Frequent readers of this blog may know that I prize images of birds struggling with prey above all others. But sometimes the birds and mammals of the marsh and forest, either through preference or requirement, dine on plant foods—especially during the colder part of the year when insects and other arthropods are less abundant.
It’s sometimes a challenge to identify animal prey items seized by birds and other animals. Plant foods are often even more of a challenge—unless the meal is something easy like hackberries, tallow seeds, privet fruits, maple seeds, and so on. Sometimes birds are munching seeds or buds of what I (as no botanist) consider fairly nondescript, difficult to identify plants. The fact that there are so many invasive species around these days only complicates the task. I will often make attempts at identification, but these are often frustrated by constraints of time and available references—but it’s fun to try!
Charm is an intangible. Chutzpah, charm, charisma, that kind of thing, you can’t buy it. You either have it or you don’t.–Colm Feore
Among the most charming of the small songbirds are the titmice. Along the Upper Texas Gulf Coast, Tufted Titmice are common year-round. And they are a delight to encounter in the woods, as they peer back with those curious, yet suspicious eyes!
Tufted Titmice seem to prefer arthropod prey (including spiders and their egg cases), but will eat nuts, seeds, and fruit during the winter. They will also visit seed and suet feeders during the lean months, but to my eye, they never seem completely at ease in doing so, being true wild creatures of the forest.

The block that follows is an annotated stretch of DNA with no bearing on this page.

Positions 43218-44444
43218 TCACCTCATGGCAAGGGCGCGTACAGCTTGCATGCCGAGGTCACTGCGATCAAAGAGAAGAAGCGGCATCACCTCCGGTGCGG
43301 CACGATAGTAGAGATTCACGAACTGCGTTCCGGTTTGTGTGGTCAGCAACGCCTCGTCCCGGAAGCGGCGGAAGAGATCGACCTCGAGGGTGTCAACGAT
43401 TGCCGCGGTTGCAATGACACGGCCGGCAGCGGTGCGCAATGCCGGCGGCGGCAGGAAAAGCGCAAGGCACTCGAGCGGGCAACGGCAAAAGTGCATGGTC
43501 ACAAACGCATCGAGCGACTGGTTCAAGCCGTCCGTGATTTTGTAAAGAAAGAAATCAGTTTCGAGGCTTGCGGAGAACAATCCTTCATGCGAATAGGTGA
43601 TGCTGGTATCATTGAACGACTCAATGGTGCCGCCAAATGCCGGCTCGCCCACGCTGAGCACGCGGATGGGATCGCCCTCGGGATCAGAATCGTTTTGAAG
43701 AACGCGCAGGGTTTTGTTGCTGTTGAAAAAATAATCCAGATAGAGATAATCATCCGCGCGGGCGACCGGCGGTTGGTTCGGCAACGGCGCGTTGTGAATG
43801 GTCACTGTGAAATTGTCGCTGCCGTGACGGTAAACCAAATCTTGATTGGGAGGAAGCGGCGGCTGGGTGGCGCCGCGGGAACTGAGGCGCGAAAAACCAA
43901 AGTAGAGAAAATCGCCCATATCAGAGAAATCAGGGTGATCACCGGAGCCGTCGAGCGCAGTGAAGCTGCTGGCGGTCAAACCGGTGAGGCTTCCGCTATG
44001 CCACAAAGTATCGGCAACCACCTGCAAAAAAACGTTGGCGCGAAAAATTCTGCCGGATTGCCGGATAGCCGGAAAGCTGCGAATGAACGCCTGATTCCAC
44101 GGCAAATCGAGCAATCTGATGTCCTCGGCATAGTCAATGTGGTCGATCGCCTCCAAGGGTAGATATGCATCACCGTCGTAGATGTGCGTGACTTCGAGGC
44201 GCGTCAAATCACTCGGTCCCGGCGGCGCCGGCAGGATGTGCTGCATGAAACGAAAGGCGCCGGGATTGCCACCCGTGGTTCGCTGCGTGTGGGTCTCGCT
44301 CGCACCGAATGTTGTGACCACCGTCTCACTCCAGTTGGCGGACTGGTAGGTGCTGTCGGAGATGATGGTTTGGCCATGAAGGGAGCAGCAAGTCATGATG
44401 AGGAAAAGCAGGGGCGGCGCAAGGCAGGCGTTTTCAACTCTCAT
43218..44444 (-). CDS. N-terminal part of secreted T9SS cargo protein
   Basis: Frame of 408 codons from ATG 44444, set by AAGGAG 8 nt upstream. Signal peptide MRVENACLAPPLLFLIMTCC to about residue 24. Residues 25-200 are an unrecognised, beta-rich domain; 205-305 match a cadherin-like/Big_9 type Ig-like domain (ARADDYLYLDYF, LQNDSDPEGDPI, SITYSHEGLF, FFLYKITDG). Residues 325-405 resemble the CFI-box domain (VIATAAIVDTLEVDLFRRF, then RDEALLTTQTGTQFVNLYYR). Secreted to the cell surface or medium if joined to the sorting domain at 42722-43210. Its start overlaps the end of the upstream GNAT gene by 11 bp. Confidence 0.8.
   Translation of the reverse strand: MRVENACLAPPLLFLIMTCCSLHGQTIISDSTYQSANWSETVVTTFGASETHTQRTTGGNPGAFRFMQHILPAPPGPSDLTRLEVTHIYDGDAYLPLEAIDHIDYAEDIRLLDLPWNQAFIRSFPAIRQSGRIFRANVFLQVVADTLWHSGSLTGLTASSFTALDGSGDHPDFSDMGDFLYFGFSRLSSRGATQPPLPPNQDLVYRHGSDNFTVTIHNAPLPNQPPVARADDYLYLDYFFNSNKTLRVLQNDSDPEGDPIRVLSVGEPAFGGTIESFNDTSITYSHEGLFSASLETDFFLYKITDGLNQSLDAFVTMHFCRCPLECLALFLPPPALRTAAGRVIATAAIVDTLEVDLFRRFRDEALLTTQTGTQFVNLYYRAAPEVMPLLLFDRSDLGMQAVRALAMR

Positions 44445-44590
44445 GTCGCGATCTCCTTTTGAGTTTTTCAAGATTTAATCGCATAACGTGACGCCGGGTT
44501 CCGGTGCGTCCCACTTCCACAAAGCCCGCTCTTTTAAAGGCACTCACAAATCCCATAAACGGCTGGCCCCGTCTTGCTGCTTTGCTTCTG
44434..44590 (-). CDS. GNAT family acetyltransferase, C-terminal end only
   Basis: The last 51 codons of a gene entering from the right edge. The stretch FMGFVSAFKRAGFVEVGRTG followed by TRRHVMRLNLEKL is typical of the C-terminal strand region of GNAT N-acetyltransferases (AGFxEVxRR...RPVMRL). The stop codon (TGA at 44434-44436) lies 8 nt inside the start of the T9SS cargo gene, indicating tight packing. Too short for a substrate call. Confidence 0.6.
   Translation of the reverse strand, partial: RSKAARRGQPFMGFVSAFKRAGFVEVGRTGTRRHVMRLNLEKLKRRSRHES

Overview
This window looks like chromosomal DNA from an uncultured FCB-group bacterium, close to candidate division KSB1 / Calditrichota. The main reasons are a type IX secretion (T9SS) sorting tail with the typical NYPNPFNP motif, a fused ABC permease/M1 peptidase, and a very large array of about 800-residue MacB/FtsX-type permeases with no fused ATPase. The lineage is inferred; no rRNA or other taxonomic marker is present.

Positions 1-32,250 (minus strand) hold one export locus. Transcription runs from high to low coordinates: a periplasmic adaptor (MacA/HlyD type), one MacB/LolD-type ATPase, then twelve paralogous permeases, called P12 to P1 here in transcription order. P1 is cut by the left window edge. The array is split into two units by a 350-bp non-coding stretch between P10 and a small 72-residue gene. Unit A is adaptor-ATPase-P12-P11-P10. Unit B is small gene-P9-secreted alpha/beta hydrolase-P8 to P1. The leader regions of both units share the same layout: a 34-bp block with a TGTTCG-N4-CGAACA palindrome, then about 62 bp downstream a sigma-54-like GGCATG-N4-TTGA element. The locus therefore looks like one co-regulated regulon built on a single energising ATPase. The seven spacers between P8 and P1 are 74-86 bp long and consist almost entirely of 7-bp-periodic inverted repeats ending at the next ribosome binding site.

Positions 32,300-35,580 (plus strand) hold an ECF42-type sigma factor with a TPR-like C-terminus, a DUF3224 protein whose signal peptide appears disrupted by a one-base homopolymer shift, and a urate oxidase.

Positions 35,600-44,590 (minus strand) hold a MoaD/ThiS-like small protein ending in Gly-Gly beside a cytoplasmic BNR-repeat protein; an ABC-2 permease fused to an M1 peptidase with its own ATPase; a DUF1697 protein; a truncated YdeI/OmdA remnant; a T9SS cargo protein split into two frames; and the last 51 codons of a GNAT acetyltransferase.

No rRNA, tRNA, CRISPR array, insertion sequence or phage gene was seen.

Small super-active songbirds like the titmice may be the supreme challenge for the bird photographer—especially under completely natural conditions (i.e., not baited and not near a feeder). Take a look at Elisa’s beautiful image of a singing Black-crested Titmouse from Lost Maples. We often see Bridled Titmice on our frequent trips to southeast Arizona, but I have yet to capture any really nice images (These birds are fast!).
We have seen all but two species of North American titmice: The Oak Titmouse (California), and the Juniper Titmouse (Southwest U.S., west of Texas). I have no doubt they will be just as challenging and charming as their Gulf-Coast kin!
The acrid scents of autumn,
Reminiscent of slinking beasts, make me fear.–D. H. Lawrence, Dolor of Autumn, 1916
Elisa and I made the most of last weekend’s gorgeous weather and birded Brazos Bend State Park, both Saturday and Sunday. On the way back home Sunday, we saw a massive flock of blackbirds and Starlings in an agricultural field. Shortly thereafter, tapping some primal anxiety in the face of crops being stripped to the ground, I assume, Elisa brought up Genesis 1: 26, a verse we have both lamented and puzzled over . . .